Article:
In May, Combined Joint Task Force-Horn of Africa service members bid adieu to the command senior enlisted leader, who had served them for two years. Since the new CSEL wasn’t going to arrive until the end of June, U.S. Army Sgt. Maj. Claudell Taylor was selected to fill that role temporarily.
“Sgt. Maj. Taylor, you had the unenviable task of bridging the gap as our interim CSEL,” said U.S. Army Maj. Gen. Mark Stammer, CJTF-HOA commander. “Although you had been recently promoted, you immediately stepped in and led us from the front. You embodied professionalism, and set the example for others to follow. Thank you for your leadership.”
During his six-week tenure, Taylor focused on morale, welfare, good order and discipline throughout CJTF-HOA. Visiting with the troops, and learning what they need and how they serve the mission, was a highlight of the job, he said.
“My favorite part was interacting with the command staff, the service members and coalition partners,” Taylor said. “That was most rewarding, because I got a chance to interact with everyone, not just with my section. It’s important because I’m in a joint environment, and I get a full spectrum of all the services—I had never experienced that before. Ultimately, it built up my toolbox, and I hoped to have given something to the troops as well.”
Having strong leadership skills is essential to the role of being ultimately responsible for more than 1,800 service members, said Taylor.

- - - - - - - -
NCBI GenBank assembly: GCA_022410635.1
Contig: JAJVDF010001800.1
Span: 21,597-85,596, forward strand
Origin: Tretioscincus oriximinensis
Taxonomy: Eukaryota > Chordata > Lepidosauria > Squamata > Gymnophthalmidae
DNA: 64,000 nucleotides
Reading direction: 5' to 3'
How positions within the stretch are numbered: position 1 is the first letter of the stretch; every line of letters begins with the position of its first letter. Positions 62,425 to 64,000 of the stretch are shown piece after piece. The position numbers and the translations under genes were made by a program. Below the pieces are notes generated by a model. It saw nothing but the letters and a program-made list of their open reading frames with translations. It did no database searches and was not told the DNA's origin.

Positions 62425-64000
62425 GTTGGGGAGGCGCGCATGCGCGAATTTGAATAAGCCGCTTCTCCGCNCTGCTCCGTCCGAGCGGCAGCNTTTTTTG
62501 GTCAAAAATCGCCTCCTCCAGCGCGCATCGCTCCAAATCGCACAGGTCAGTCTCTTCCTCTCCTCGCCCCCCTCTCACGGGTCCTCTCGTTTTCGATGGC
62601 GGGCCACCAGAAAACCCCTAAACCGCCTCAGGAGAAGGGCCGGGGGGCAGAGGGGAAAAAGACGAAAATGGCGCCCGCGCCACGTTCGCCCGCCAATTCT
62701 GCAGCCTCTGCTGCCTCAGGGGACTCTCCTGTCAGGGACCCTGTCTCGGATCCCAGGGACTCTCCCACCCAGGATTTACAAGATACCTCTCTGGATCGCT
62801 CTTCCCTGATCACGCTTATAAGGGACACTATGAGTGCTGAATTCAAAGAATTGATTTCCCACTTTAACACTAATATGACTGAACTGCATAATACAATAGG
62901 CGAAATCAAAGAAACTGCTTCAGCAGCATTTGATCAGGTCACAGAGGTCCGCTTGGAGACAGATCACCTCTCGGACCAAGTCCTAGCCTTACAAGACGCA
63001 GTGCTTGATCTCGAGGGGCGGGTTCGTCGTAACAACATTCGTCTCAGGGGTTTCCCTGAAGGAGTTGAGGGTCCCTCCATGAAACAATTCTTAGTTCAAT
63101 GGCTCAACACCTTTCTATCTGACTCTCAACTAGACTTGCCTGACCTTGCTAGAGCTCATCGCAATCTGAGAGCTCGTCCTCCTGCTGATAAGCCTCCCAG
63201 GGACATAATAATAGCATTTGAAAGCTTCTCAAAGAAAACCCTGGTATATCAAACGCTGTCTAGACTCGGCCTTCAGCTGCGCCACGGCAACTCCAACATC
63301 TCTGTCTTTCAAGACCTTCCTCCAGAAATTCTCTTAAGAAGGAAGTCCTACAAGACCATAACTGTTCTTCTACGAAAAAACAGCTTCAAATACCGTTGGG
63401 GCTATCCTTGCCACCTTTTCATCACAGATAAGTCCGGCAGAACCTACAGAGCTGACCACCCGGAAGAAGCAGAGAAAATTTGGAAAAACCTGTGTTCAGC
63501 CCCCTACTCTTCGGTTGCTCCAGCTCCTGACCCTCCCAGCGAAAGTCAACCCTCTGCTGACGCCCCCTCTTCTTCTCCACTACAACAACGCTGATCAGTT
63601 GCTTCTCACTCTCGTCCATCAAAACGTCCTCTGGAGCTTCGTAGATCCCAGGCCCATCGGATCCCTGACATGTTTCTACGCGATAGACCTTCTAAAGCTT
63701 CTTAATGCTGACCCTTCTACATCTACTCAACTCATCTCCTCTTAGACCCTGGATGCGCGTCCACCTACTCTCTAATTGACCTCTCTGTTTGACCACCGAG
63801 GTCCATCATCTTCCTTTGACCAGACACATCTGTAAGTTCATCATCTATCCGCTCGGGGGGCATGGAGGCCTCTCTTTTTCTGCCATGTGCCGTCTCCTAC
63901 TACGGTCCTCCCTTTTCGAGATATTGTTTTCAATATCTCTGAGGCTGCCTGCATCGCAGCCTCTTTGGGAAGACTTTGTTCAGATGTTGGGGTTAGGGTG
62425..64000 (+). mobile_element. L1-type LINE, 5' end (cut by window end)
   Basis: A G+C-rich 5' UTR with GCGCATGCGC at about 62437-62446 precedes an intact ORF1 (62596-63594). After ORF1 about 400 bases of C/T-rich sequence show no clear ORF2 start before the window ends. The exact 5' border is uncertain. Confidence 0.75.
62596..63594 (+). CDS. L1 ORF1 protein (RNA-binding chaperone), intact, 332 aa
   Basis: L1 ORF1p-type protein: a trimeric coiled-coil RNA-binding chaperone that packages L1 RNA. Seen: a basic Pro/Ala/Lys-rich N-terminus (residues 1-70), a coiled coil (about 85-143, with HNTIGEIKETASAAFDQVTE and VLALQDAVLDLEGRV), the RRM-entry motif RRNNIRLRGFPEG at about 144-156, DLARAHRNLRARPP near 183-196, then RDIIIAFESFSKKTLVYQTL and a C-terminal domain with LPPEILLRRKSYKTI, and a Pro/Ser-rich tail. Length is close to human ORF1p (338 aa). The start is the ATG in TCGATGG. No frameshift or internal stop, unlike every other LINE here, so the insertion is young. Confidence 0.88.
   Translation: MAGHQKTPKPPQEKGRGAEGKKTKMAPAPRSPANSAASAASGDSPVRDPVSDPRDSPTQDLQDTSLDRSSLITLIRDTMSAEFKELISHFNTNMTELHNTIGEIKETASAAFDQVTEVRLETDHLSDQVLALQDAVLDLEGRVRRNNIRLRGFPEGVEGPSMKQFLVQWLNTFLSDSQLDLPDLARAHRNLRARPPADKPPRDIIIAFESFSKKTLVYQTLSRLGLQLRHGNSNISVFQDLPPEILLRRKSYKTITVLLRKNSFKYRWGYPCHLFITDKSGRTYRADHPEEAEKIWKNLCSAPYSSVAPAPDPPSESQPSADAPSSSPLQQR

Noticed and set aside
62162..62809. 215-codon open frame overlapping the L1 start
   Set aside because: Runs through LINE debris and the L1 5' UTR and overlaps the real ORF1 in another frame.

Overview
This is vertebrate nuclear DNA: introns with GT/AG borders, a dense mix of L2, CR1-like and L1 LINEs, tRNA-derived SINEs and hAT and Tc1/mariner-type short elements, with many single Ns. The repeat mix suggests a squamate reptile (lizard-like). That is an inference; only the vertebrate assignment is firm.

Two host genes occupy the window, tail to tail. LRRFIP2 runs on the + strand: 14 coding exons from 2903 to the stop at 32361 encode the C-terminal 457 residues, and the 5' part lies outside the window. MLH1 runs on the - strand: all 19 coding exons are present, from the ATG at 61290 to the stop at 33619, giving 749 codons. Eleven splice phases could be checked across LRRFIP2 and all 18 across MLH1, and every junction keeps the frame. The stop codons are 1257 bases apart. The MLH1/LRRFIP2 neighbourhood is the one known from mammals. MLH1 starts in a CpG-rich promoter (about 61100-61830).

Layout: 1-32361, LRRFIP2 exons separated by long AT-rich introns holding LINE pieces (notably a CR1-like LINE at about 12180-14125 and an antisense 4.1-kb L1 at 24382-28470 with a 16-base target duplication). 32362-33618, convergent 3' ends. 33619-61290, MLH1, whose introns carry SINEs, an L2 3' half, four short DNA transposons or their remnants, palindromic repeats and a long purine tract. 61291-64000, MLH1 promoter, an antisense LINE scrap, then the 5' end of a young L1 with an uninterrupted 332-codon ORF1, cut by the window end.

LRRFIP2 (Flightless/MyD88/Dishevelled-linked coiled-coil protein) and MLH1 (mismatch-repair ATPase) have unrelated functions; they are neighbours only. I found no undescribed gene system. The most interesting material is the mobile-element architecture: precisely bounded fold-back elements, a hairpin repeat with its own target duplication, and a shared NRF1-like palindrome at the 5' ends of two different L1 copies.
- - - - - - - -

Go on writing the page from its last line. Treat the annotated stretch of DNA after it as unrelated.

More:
“Leadership is a huge responsibility, and I take it seriously.” said Taylor. “I have someone’s father, brother, mother, and sister depending on me, and I look after their well-being. I have to make decisions that may affect their lives, as well as their loved ones. Leadership is paramount; I have to be mentally and physically ready to lead by example.”
U.S. Army Master Sgt. Peter Brown, J39 information operations planner, has known Taylor for almost four years, and said he is one of the best examples of what an NCO should be.
“He takes care of soldiers,” Brown said. “He has genuine concern for the troops. If he doesn’t know the answer to a question, he hunts the answer down. He goes out of his way; if he has to work until 2 a.m. to help a soldier out, he will do that without a second thought.”
In addition to working with U.S. military personnel, Taylor also formed and cultivated relationships with coalition partners.
“Collaborating and having professional relationships with our partner nations is important, because we’re here to support East Africa: military and logistical support, medical capabilities, and keeping the peace. To keep the peace, you need to train like you are going to fight, because you don’t know what is going to pop up. We also have to ensure that the East African countries that have issues are able, once we are gone, to solve their own problems.”
Taylor, who will return to the Maryland National Guard in August, said relationships with partner nations is critical for getting the mission completed.
“The benefits of working with foreign nationals is getting that joint experience with other countries and familiarizing yourself with their customs and courtesies. Going forward, everything we do in theater is going to be joint. You may see someone from one country in another location; in order to help those relationships in the future, you must build positive relationships now.”